Deviation from social norms: This is defined as deviating away from the social standards and behaviours accepted by society. As cultures vary there is not a set of rules.
Failure to function adequately: This is behaviour that goes against accepted standards of behaviour and may cause others to become uncomfortable. This is impulsive and illogical behaviour. This involves individuals not being able to have a "normal" day. An example would be a schizophrenic. This is culturally dependent and context dependent.
Jahoda (1958) identified 6 conditions associated with good mental health
- Positive self attitude
- Self-actualisation (realising your potential)
- Resistance to stress
- Personal autonomy (making your own decisions)
- Accurate perception of reality
- Adaptation to the environment
Biological model of abnormality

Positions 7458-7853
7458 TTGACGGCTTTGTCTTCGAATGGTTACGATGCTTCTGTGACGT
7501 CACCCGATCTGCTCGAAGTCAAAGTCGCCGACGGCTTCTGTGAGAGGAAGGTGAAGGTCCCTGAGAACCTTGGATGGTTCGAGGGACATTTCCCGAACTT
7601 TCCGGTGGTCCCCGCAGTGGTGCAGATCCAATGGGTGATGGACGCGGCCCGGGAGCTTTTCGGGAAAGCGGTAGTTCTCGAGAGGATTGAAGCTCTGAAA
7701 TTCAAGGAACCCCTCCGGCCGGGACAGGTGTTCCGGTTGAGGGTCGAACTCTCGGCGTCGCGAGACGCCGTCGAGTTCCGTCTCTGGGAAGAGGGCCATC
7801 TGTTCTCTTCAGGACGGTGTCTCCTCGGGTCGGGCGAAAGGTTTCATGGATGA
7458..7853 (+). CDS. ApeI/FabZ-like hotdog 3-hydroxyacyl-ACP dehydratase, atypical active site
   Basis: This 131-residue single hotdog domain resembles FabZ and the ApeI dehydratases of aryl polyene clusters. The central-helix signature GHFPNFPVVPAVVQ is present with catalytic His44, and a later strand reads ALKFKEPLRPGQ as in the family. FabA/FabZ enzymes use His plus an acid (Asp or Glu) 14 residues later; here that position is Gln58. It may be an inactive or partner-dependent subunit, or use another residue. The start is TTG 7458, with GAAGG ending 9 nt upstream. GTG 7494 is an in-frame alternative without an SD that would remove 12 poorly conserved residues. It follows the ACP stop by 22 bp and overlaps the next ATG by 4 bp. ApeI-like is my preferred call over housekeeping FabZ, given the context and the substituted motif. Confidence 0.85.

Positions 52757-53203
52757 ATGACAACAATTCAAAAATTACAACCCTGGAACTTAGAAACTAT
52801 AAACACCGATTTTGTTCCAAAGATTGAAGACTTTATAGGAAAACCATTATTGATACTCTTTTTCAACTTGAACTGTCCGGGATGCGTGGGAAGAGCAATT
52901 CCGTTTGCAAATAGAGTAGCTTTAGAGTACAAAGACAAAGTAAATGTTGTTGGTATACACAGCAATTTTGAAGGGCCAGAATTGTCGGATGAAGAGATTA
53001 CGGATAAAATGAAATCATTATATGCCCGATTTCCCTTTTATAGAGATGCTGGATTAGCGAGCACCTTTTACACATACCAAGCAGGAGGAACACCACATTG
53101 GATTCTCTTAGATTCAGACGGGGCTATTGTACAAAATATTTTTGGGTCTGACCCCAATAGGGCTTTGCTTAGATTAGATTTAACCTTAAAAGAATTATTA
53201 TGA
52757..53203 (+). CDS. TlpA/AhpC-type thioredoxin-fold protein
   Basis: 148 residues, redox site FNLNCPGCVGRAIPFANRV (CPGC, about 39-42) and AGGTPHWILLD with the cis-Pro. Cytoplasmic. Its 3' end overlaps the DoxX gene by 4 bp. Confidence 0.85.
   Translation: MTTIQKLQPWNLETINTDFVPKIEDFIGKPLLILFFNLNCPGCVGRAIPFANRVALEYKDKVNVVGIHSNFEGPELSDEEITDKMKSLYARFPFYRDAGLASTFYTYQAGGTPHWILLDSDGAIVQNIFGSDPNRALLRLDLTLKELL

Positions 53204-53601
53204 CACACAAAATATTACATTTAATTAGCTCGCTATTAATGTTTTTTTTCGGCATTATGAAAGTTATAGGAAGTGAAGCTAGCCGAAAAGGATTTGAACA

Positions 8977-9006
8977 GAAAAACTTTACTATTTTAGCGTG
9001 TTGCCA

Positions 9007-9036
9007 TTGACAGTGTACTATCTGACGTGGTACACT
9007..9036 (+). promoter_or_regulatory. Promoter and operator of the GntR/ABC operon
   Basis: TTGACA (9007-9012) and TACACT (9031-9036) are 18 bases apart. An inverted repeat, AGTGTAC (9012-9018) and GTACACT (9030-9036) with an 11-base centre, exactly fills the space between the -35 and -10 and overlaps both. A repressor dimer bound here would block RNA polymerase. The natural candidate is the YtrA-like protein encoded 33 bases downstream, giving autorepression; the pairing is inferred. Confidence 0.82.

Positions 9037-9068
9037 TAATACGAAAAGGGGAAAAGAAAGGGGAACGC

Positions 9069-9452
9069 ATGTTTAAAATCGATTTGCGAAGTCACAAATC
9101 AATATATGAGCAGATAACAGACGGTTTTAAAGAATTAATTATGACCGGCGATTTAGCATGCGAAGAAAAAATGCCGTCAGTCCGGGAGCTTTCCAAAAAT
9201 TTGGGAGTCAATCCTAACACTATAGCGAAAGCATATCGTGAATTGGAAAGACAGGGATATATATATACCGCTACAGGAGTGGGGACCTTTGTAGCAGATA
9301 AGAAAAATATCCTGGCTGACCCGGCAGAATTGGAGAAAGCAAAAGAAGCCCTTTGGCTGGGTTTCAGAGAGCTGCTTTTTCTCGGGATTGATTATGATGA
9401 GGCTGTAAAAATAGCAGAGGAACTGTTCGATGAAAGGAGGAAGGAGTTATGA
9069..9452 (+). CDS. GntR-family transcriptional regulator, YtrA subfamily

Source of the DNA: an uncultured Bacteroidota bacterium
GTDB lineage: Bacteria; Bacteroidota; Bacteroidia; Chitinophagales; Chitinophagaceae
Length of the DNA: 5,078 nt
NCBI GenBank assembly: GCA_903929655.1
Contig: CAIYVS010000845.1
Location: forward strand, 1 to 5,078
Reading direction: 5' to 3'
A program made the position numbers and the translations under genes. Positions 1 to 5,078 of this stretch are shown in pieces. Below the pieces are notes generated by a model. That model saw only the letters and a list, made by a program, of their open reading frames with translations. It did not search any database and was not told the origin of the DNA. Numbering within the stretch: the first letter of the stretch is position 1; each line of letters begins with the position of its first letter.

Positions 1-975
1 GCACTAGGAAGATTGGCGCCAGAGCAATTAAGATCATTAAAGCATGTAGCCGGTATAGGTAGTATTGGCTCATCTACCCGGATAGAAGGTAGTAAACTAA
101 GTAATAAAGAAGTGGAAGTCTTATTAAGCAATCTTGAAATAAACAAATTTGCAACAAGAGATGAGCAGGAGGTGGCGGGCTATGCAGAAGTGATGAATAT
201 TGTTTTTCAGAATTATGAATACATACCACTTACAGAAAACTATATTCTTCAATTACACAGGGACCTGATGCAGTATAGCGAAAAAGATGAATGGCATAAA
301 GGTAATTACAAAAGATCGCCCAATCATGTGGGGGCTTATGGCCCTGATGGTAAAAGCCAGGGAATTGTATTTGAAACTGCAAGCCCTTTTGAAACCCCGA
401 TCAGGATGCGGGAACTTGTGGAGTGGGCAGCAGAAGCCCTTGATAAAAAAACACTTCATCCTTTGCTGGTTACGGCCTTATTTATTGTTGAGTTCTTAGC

The biological model assumes that psychological disorders are due to physiological illnesses or causes. It studies genetics, neurotransmitters, infection and brain injury. Neurotransmitters such as dopamine which is linked with schizophrenia; and also ceratonin which is linked with depression.
Biological Therapies: Drugs can be used to change levels of neurotransmitters in the brain such as dopamine. Psycho-surgery can be used to destroy certain areas of the brain such as frontal lobotomies. Electro-convulsive therapy involves a shock of 225V and causes a ceasure. This is designed to relieve depression but can produce memory loss.
Strengths: Has a scientific bias and has lots of evidence to prove therapies work. It can be viewed as eithical as people are not blamed for the disorders. Therapies have been proven to help disorders such as schizophrenia.
Weaknesses: ECT can raise ethical issues along with the side effects of some of the drugs. Psychological disorders may not be linked to physical problems. The environment is not considered. Drugs can be addictive and cause memory loss.
Psychodynamic model of abnormality
This model is based on Freud's division of the personality - id,ego…